Northampton's arduous season ends in heart-breaking defeat after an inexplicable turnaround, writes Michael AylwinHorrific for Northampton. If they thought their suffering last weekend in their controversial Premiership semi-final at Leicester was bad, how will they recover from this experience?
Because, for a while, how they seemed to have recovered. At half-time they surely thought their rehabilitation from last weekend was complete. At 22-6, what a sight the scoreboard must have made for them. Perhaps it was too cathartic.
Or maybe 22-6 was too stinging a sight for Leinster. Something extraordinary happened in the interval. The Irishmen, comfortable favourites going into this, looked anything but the class act in recent editions of the Heineken Cup, not least this one. But they showed that class and then some after whatever it was that happened over the oranges.
Rarely can this competition have witnessed a turnaround like it. It was total rugby, total annihilation. Seventeen points in 13 minutes had cleared up the little matter of that half-time scoreboard.
The penalty that earned Leinster the lead before the third quarter was out was a poignant one. Leinster earned it by pulverising the Northampton scrum. In the context of what had taken place in the first half, this was nonsensical, inexplicable. For the second week running, Jim Mallinder, Northampton's director of rugby, held his head in his hands.
Jonny Sexton slotted the penalty -- 23-22. All 23 points had come from the hand or boot of two-try Sexton.
This is sport at its most bewildering. How can a side that had so dominated another in all aspects of a game as multifarious as rugby find itself, after a 10-minute sponge-down in a changing room, be so comprehensively dominated by that same opponent?
It seems particularly inexplicable at so slow-burning and muscular a confrontation as the scrum. If one side has the measure of their opponents there, that must be it for the game, surely? Clearly not.
We all knew that if Northampton were to prevail in the face of so demanding an assignment, they had to dominate the scrums. Boy, did they do that for 40 minutes. Even when they were reduced to a seven-man pack with the yellow card shown to Brian Mujati midway through the first half, they blasted Leinster backwards at a scrum in front of their own posts and won a penalty. Next, they won a scrum against the head in front of Leinster's, and moments later Ben Foden was ghosting past Brian O'Driscoll, no less, for Northampton's second try.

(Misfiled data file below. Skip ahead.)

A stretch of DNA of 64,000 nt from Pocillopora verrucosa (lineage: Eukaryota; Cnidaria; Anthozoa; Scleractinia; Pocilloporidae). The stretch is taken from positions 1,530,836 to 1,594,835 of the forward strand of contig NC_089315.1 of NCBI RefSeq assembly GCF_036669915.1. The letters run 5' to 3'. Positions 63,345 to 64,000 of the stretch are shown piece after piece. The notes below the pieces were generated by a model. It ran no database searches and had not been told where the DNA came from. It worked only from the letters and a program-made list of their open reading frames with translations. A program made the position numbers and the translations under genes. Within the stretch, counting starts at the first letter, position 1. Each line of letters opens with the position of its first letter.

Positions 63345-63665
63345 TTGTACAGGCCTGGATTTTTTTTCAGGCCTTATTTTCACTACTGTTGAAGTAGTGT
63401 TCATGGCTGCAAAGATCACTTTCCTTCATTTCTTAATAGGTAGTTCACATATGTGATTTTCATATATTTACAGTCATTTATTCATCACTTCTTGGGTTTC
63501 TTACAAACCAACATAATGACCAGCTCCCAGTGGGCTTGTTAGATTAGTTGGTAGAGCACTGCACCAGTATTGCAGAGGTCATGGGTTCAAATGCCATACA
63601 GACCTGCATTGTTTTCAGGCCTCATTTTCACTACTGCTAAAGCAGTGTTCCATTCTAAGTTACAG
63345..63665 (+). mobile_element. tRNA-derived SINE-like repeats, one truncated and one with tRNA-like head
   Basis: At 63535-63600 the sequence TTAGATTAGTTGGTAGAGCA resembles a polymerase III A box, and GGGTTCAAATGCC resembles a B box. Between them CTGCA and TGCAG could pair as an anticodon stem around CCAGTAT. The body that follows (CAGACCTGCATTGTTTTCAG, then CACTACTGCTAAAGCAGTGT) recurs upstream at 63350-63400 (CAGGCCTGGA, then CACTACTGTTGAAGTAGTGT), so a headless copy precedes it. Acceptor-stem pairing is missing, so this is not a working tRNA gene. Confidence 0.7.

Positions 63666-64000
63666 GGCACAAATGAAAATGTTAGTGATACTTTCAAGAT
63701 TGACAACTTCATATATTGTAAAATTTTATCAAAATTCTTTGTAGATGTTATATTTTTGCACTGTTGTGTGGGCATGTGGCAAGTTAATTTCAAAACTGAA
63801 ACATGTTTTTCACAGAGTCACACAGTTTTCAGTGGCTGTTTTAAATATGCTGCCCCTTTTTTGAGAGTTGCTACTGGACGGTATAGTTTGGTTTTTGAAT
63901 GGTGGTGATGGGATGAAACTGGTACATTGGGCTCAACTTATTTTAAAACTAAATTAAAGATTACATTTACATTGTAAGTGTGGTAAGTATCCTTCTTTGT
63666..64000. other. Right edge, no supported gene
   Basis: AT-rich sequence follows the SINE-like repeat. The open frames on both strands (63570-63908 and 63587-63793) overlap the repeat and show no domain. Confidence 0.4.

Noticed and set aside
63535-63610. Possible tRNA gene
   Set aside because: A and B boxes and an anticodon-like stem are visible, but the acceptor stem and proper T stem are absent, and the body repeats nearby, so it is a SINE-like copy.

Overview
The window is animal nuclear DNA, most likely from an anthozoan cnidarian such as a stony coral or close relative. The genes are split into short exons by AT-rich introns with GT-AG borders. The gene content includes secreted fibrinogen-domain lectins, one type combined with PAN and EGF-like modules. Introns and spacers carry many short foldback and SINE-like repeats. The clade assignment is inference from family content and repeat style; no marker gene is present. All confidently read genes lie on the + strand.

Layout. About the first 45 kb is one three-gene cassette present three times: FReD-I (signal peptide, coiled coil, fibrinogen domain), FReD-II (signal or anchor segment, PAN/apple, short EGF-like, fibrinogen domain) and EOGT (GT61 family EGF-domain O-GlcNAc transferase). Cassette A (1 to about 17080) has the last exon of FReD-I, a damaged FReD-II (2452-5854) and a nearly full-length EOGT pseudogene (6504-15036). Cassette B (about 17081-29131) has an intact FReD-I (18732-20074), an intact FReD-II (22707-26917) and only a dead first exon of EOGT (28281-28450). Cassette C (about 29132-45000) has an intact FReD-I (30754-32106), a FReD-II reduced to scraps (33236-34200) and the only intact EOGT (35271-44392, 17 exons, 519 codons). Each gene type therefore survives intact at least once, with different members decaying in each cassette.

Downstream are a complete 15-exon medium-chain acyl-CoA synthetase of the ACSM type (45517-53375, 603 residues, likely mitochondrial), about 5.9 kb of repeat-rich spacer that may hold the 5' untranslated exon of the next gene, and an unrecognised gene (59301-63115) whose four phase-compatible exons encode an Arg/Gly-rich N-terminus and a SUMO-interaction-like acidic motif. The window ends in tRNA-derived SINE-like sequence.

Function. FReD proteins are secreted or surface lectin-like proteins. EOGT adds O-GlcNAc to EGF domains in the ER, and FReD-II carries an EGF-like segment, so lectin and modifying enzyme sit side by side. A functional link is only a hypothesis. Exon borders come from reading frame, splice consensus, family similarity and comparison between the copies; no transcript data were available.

It was carnage. The Saints had been on their knees a week earlier after that most titanic and emotionally draining of semi-finals. Now they were summoning emotion in the most effective manner. Leinster, for their part, were flapping hopelessly. Stephen Myler ambled with embarrassing ease between Mike Ross and Richardt Strauss in the build-up to Foden's try, while Jon Clarke was waved through by Shane Horgan for Northampton's third just before the break.
So what happened? They will say it is squad strength, and the way Northampton's valiant first XV, so heavily relied upon by their club, fell away in the second half did indeed look the capitulation of men exhausted. More cries will go up in England for a raising of the salary cap.
Northampton's magnificent props, Soane Tonga'uiha and Mujati, were both playing their 32nd match of the season, as were Phil Dowson and John Downey. Northampton know there is too much strain being placed on the bodies of such vast men.
But to Leinster the plaudits were rightly handed come the end. That second half was a remarkable exercise in controlled fury and precision. No side in this competition could have withstood it, whether or not they had been pounded at Welford Road the week before. Leinster's passage to this final had been, if not unbeaten like Northampton's, the kind of test that only the worthiest of champions could have negotiated.
Their second Heineken Cup will be remembered even more fondly than their first, two years ago. This is the age of the Irish in European rugby.
Sunday Indo Sport